HL Deb 19 June 1851 vol 117 cc976-8

House in Committee on Re-commitment.


observed, that if any of their Lordships were anxious to make themselves masters of the provisions of this Bill, they could not do better than read the very able pamphlet which had just been published in explanation and defence of it by a distinguished member of the English Bar, Mr. Hazlitt. It was a concise and accurate analysis of his noble and learned Friend's Bill for the registration of assurances now before Parliament, The Registration of Deeds in England, its Past Progress and Present Position. He had read it himself with great satisfaction, and he might even say with much instruction. He could not speak in too high terms of its accuracy and luminous perspicuity.


stated that considerable alterations had been made in the Bill since it was last before their Lordships, and as he had received the reprint of the Bill, as amended, only an hour ago, he would suggest that the further consideration of the measure be postponed.


would, with the permission of the House, explain the alterations that had been made, and which, he trusted, would satisfy his noble and learned Friend. But, before doing so, he wished to take this opportunity of concurring in the testimony which his noble and learned Friend had borne to the admirable manner I in which Mr. Hazlitt had explained the j advantages of the Bill, and to the fair and manly way in which he had met the objections. With regard to the alterations to which his noble and learned Friend had alluded, one referred to the qualification of the persons who should be selected by the Crown to hold office as registrars. The alteration proposed that the registrar should be a barrister of seven years' standing; but it was proposed that the assistant registrars might be attorneys or solicitors. Another alteration was that an appeal was to be allowed from the decision of a single Judge to the whole Court in which he sat, so that in no case should the decision of one Judge be final. Another alteration went to remove an objection which had been urged against the existing clause, that it tended to impede commercial transactions. By the new clause the registrar would be enabled to grant the holder of an estate a certificate, which being deposited with his banker, he would be able to raise such a sum of money as he desired on the instant, and without further formalities. Another alteration he might mention provided that instead of a stamped copy of the title-deeds being lodged with the registrar, the lodging of an unstamped copy would be sufficient, so that the holder of an estate might, if he pleased, keep his title-deeds in his own muniment room. These were the principal alterations in the measure, which he hoped would meet with the approbation of his noble and learned Friend.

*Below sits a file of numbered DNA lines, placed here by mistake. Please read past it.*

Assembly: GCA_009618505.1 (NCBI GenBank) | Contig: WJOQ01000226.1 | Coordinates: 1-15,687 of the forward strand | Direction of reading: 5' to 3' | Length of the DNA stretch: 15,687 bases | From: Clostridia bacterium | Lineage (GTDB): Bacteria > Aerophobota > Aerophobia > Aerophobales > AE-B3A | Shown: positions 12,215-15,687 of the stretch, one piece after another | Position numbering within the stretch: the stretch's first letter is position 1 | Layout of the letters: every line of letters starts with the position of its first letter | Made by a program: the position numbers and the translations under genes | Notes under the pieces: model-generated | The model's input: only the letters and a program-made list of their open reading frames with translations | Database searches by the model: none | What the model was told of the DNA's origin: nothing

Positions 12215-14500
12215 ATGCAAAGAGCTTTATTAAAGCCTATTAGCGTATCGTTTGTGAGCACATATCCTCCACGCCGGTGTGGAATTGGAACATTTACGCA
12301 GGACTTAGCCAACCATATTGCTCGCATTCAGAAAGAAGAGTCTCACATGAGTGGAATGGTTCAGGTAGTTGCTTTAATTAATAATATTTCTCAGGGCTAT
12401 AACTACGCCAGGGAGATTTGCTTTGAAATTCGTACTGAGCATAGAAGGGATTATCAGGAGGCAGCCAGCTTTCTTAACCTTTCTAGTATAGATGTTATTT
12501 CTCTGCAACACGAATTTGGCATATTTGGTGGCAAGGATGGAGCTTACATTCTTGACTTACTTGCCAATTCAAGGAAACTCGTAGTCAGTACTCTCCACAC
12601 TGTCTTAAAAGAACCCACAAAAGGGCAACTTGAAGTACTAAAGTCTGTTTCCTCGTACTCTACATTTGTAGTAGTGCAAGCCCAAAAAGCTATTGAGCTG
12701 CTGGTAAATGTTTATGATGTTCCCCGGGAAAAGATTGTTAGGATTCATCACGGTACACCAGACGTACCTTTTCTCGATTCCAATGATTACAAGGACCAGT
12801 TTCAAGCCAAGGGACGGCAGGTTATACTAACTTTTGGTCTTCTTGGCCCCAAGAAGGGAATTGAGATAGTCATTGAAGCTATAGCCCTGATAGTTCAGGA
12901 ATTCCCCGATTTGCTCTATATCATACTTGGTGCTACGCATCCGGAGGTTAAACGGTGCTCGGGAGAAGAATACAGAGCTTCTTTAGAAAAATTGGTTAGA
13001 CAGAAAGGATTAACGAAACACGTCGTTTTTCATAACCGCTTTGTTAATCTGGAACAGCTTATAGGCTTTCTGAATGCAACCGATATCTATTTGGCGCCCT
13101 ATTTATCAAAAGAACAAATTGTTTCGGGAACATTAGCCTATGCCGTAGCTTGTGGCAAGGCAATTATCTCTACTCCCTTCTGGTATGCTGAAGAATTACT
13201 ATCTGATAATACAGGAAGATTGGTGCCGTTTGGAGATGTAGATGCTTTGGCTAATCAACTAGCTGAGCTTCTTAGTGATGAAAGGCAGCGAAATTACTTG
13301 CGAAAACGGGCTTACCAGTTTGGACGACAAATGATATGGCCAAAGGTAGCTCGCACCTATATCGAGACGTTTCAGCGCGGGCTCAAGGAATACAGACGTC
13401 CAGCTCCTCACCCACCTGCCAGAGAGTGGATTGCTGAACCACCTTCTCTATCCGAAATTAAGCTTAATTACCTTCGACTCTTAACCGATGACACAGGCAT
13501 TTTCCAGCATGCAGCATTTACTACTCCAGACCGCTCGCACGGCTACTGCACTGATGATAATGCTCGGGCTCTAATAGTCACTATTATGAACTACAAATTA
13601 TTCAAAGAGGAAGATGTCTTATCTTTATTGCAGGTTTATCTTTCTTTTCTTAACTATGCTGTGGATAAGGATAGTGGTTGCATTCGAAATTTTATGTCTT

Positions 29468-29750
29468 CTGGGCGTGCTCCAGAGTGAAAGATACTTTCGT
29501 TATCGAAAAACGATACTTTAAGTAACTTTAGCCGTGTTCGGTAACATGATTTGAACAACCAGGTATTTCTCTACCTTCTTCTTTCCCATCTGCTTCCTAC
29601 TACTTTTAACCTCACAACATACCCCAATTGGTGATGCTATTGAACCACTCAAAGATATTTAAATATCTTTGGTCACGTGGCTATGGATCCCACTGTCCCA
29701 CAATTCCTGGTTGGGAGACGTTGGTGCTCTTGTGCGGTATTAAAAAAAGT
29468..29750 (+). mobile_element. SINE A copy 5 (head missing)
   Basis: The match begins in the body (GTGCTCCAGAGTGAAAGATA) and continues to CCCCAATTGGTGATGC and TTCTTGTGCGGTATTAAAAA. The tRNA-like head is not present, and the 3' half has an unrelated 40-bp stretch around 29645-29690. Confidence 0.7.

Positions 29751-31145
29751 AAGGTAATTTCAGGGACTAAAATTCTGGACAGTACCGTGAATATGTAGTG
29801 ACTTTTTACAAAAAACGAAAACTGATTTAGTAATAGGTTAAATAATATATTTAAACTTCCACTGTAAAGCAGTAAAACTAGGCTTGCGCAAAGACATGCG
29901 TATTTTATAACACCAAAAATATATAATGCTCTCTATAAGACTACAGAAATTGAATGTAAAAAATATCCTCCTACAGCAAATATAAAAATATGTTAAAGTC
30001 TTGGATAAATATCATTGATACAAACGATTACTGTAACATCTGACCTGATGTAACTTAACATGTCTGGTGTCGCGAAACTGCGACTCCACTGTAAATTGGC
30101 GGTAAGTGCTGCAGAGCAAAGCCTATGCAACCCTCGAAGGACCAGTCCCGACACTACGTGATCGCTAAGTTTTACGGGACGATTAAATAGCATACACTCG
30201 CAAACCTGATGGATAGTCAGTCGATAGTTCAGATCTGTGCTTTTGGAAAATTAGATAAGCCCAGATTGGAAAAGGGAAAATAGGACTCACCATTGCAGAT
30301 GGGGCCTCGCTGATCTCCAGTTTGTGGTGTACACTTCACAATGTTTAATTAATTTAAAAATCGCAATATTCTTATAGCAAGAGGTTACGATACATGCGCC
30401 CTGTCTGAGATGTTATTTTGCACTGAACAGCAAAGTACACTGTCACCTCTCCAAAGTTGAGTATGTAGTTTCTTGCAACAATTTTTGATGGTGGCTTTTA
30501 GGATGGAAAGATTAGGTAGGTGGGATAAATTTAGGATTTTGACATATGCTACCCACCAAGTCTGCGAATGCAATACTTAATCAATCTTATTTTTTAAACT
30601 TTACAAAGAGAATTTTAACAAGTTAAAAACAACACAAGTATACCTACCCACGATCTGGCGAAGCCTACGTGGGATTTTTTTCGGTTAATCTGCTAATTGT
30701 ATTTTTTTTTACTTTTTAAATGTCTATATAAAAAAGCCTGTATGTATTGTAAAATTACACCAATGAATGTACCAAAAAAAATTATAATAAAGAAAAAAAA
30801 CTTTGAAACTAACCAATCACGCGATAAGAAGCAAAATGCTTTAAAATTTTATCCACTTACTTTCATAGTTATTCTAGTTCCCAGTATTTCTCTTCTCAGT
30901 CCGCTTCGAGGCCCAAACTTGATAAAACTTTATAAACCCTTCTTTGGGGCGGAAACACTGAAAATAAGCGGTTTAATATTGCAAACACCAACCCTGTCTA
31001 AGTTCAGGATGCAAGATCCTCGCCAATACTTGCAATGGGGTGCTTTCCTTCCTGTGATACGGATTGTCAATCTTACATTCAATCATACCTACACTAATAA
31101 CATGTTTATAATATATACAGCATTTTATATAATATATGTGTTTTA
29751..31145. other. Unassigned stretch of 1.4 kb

said, he was satisfied with his noble and learned Friend's explanation, but much, of course, would depend upon the terms in which the clauses were worded.

After a few words from the Marquess of LANSDOWNE, which were wholly inaudible,

Amendment made: the Report to be received on Monday next.

House adjourned to Monday next.

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